TULSA, Okla. — An unarmed black man killed by a white Oklahoma officer who was responding to a stalled vehicle can be seen in police video walking away from officers and toward his SUV with his hands up before he approaches the driver’s side door, where he drops to the ground after being shocked with a stun gun then fatally shot.
In Tulsa police helicopter footage that was among several clips released Monday showing the shooting of 40-year-old Terence Crutcher and its aftermath, a man in the helicopter that arrives above the scene as Crutcher walks to the vehicle can be heard saying “time for a Taser.” He then says: “That looks like a bad dude, too. Probably on something.”
Police Chief Chuck Jordan announced before the video and audio recordings’ release that Crutcher had no weapon on him or in his SUV when he was shot Friday. It’s not clear from the footage what led Betty Shelby, the officer who fired the fatal shot, to draw her gun or what orders officers might have given Crutcher. Local and federal investigations are underway to determine whether criminal charges are warranted in the shooting or if Crutcher’s civil rights were violated.
Crutcher’s twin sister, Tiffany Crutcher, called for charges Monday.
“The big bad dude was my twin brother. That big bad dude was a father,” she said. “That big bad dude was a son. That big bad dude was enrolled at Tulsa Community College, just wanting to make us proud. That big bad dude loved God. That big bad dude was at church singing with all of his flaws, every week. That big bad dude, that’s who he was.”
Police video shows Crutcher walking toward his SUV that is stopped in the middle of the road. His hands are up and a female officer is following him. As Crutcher approaches the driver’s side of the SUV, three male officers walk up and Crutcher appears to lower his hands and place them on the vehicle. The officers surround him, making it harder to see his actions from the dashboard camera’s angle.
Crutcher can be seen dropping to the ground. Someone on the police radio says, “I think he may have just been tasered.” One of the officers near Crutcher backs up slightly.
Then almost immediately, someone can be heard yelling, “Shots fired!” Crutcher’s head then drops, leaving him completely lying out in the street.
After that, someone on the police radio can be heard saying, “Shots fired. We have one suspect down.”
Officer Tyler Turnbough, who’s also white, used a stun gun on Crutcher, police said.
The shooting comes just four months after former Tulsa County volunteer deputy Robert Bates was sentenced to four years in prison on a second-degree manslaughter conviction in the 2015 death of an unarmed black man. Shelby worked as a Tulsa County sheriff’s deputy for four years before joining the Tulsa Police Department in December 2011, officials said. She has been placed on paid leave.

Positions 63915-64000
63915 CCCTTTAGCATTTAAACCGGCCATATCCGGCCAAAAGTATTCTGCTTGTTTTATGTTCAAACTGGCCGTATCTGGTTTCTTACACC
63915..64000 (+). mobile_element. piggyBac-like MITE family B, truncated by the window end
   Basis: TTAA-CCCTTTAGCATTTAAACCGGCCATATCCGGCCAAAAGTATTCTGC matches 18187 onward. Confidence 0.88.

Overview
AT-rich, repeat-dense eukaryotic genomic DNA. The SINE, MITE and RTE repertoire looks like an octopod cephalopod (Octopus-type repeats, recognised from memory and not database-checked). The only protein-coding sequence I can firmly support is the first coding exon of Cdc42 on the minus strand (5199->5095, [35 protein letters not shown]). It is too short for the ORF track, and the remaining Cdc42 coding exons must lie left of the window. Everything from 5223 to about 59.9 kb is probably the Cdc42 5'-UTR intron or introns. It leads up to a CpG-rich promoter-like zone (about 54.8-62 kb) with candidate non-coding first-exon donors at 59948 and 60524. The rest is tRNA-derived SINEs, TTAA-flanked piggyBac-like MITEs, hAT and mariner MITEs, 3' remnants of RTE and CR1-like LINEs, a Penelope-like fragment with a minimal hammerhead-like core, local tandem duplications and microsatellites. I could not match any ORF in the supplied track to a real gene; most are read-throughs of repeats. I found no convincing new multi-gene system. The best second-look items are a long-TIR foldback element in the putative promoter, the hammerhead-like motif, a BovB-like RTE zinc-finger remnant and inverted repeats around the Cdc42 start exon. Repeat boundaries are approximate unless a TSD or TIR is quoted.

The initial moments of Crutcher’s encounter with police are not shown in the footage. Shelby did not activate her patrol car’s dashcam, said police spokeswoman Jeanne MacKenzie, and the ground-level video released Monday came from the car of a second officer who arrived at the scene.
Initial police briefings indicated Crutcher was not obeying officers’ commands, but MacKenzie said Monday she didn’t know what Crutcher was doing that prompted police to shoot. Two 911 calls described an SUV that had been abandoned in the middle of the road. One unidentified caller said the driver was acting strangely, adding, “I think he’s smoking something.”
After the shooting, Crutcher could be seen lying on the side of the road, blood pooling around his body, for nearly two minutes before anyone checked on him. When asked why police did not provide immediate assistance once Crutcher was down, MacKenzie said, “I don’t know that we have protocol on how to render aid to people.”
The American Civil Liberties Union of Oklahoma, which also called for charges, said Crutcher was left to bleed while officers stood by. The group’s executive director, Ryan Kiesel, said Crutcher’s death shows “how little regard” Tulsa police have for the community’s minorities.
Dozens of protesters gathered outside the county courthouse Monday evening holding signs that read, “Justice 4 Crutch” and “Don’t Shoot.”
With relations between police and blacks in Tulsa already uneasy, the community needs to be the place where change happens, Tiffany Crutcher said.
“This is bigger than us right here. We’re going to stop it right here,” she said.
U.S. Attorney Danny C. Williams said the Department of Justice’s civil rights investigation into the shooting will be separate from a local one into whether criminal charges should be filed.
“The Justice Department is committed to investigating allegations of force by law enforcement officers and will devote whatever resources are necessary to ensure that all allegations of serious civil rights violations are fully and completely investigated,” he said.
Speaking Monday in Tulsa, civil rights attorney Benjamin Crump said Crutcher committed no crime and gave officers no reason to shoot him.
“When unarmed people of color break down on the side of the road, we’re not treated as citizens needing help. We’re treated as, I guess, criminals — suspects that they fear,” said Crump, who is representing Crutcher’s family just as he did relatives of Trayvon Martin, an unarmed, black Florida teenager who was fatally shot by a neighborhood watch volunteer in 2012.
He said Tulsa police drew their own conclusions about Crutcher.
“So I guess it’s a crime now to be a big black man,” Crump said. “My God, help us.”
This story has been corrected to show that Crutcher’s first name is spelled Terence, not Terrence, and that the shooting comes four months after a former volunteer deputy in Tulsa County was sentenced in an unarmed black man’s death, not five months.
Associated Press writer Jill Bleed in Little Rock, Arkansas, contributed to this report.
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